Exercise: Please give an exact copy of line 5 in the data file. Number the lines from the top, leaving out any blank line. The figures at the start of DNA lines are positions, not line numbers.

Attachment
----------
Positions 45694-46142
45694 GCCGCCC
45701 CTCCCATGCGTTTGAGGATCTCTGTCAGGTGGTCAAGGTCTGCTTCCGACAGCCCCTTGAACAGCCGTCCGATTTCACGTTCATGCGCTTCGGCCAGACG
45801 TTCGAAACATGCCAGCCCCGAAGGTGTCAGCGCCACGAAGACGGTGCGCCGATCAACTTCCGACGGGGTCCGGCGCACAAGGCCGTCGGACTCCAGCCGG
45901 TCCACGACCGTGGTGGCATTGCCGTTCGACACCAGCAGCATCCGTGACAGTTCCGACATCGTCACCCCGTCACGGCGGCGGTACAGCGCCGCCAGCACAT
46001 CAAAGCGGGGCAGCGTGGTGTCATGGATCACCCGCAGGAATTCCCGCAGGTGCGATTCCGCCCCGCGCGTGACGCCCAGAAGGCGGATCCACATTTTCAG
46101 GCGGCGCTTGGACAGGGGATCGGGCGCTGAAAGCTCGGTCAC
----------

45901 TCCACGACCGTGGTGGCATTGCCGTTCGACACCAGCAGCATCCGTGACAGTTCCGACATCGTCACCCCGTCACGGCGGCGGTACAGCGCCGCCAGCACAT